That’s what struck me. It’s more than a glimpse into their attitudes. It’s a summary. It’s all about telling the ‘right’ story. [or is that the left's story?]

  4. Craig Loehle
    Posted Mar 29, 2011 at 3:54 PM | Permalink | Reply

    That you can get, and use, various versions of the data by how you treat it means you don’t know the proper way to treat it. This is the fundamental problem with the whole thing–no reality check is available to constrain the data massaging.

    • bernie
      Posted Mar 29, 2011 at 10:57 PM | Permalink | Reply

      It strikes me that “looks better” suggests some preconceived notion of how it should look. It also suggests that the procedural method is being selected to create a “look” rather than by the nature and form of the data. It is hard to see how such an approach would get through a dissertation committee!

    • Layman Lurker
      Posted Mar 30, 2011 at 10:51 AM | Permalink | Reply

      This is a good point Craig. A good example of your point is comparing the varying alignments of the Briffa series in different publications. It can’t be calibrated the same way as Jones and Mann in the TAR because of the 1960 truncation. The email version sent by Osborn which was ultimately published in the TAR calibrated the series against the 1881 – 1960 instrumental mean but still called it anomaly wrt 1961-90 because that is how the instrumental series is expressed. Osborn goes on to say in his email to Mann that other instrumental calibration periods could be considered (and suggests 1931-60) which would obviously change the alignment (offset) of the series. As we all know, the published version of Briffa in the TAR used the email version sent by Osborn however Mann adjusted the series with an offset to the 1881-1960 calibration (however, not to 1931-60 as suggested by Osborn). In another twist, Steve’s passages in this post quote Mann’s suggestion of aligning Briffa not with instrumental – but with the means of the *other series* in the first half of the 20th century (I checked on this angle and could not reconcile the alignment of Briffa as published in TAR with the 1901 – 1950 means of Jones and Mann) .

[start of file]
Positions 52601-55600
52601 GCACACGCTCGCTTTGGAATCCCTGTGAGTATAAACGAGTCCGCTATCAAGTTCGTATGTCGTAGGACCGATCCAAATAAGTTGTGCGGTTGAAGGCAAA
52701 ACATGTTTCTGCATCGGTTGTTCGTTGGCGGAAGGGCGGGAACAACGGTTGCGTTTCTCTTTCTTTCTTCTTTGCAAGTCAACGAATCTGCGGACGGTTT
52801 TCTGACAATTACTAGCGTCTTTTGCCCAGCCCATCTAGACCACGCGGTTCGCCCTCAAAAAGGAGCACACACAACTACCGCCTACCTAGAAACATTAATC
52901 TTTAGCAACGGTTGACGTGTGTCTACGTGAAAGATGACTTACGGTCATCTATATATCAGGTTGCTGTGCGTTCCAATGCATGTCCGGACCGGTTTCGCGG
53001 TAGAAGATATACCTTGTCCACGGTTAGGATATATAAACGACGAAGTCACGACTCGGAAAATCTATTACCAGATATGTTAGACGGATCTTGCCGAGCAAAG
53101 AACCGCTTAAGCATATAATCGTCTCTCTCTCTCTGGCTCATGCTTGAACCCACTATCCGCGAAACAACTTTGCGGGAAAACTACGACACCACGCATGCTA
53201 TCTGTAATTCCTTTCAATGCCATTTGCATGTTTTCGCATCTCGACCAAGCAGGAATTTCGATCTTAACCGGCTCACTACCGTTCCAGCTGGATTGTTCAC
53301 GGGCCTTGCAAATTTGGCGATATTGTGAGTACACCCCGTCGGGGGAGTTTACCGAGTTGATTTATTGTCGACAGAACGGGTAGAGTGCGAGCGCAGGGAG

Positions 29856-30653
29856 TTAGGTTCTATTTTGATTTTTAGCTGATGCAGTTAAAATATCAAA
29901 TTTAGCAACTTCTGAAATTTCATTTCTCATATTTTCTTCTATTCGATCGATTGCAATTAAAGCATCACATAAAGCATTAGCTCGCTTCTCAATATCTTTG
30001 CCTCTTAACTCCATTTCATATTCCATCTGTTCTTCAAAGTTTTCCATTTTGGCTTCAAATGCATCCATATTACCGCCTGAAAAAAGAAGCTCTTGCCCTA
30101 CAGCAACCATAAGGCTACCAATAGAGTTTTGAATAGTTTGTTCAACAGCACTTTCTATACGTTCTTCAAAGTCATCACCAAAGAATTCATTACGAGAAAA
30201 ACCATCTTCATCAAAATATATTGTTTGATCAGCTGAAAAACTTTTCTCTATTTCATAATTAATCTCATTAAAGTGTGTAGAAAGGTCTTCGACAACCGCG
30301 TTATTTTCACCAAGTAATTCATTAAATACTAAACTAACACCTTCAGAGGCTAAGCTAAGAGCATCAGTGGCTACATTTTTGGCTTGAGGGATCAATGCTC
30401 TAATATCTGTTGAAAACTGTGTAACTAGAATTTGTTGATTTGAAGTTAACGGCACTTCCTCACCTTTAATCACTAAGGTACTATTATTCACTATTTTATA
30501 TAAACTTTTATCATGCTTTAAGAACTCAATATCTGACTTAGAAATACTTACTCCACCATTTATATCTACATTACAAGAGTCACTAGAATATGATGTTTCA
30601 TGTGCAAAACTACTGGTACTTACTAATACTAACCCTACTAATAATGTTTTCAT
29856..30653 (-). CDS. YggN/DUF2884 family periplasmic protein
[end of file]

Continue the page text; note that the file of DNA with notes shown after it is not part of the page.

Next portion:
Taking this logic to it’s extreme, there is obviously a significantly wide range of possible alignments for the presentation of Briffa in the TAR and the various other published graphs, while still describing it as a 1961 – 1990 temp anomaly. If one is going to express the truncated Briffa series as temperature anomaly in this manner, then the uncertainties need to reflect this range.

  5. Barclay E MacDonald
    Posted Mar 29, 2011 at 7:50 PM | Permalink | Reply

    Peter Wilson:

    Yes, I like the use of the word “we” by Phil Jones, which I take to mean he and Briffa. And I note the quote with which you are concerned appears to follow Mann’s Sept 23 email, cited above, in which Mann apparently says about his now intermediate Briffa reconstruction, “So already, the reconstruction I’m using is one-step removed from the published series (as far as I know!) and that makes our use of even this series a bit tenuous in my mind, but I’m happy to do it and let the reviewers tell us if they see any problem.” Mann’s email could have been interpreted by Jones and Briffa to be Mann’s approval of the three of them proceeding with the “better” Briffa reconstruction, even though it is now another step removed from the published reconstruction. Also I’m wondering how much detail the “reviewers” were informed of these two “steps” from the published reconstruction and to what extent the reviewers may have included or been influenced by Mann, Briffa and Jones.

    • Phil R
      Posted Mar 30, 2011 at 11:34 AM | Permalink | Reply

      I like the way he phrases it: “…I’m happy to do it and let the reviewers tell us if they see any problem.”

      Not being an Academic my Academic language skills are not fluent, but I would interpret this to say, “I know this is wrong but let’s do it anyway and see if they catch us.”

  6. dearieme
    Posted Mar 30, 2011 at 3:32 AM | Permalink | Reply

    “It’s interesting that the very first incident of hide-the-decline in IPCC literature was in a graphic prepared by the UK Met Office.” “Interesting” is a wonderfully restrained choice of adjective, Mr Mac.

  7. Posted Mar 30, 2011 at 10:21 AM | Permalink | Reply

    I’m sure TFP will be here any second now to apologize…



  8. BMcBurney
    Posted Mar 30, 2011 at 11:38 AM | Permalink | Reply

    I think its striking how similar many of the tricks and bodges actual climate scientists are to “Dr Thompson’s thermometer” in their underlying concept. I suppose everybody now recognizes the Gore graph as an embarassment but what is supposed to be the fundamental difference between it and Phil’s trick? Just smoothing?

  9. manicbeancounter
    Posted Apr 6, 2011 at 4:53 PM | Permalink | Reply

    One would think that the climate scientists would learn to become a little more sophisticated in their manipulation of the data. But I have a current example that contradicts this assertion.

    We know, from the data that 2010 was the hottest year ever. This is demonstrated on the NASA Earth Observatory site. Only not is all that it seems.

    I have recorded on my own website. Beware – my explanation is not as articulate as the one’s you find on this blog!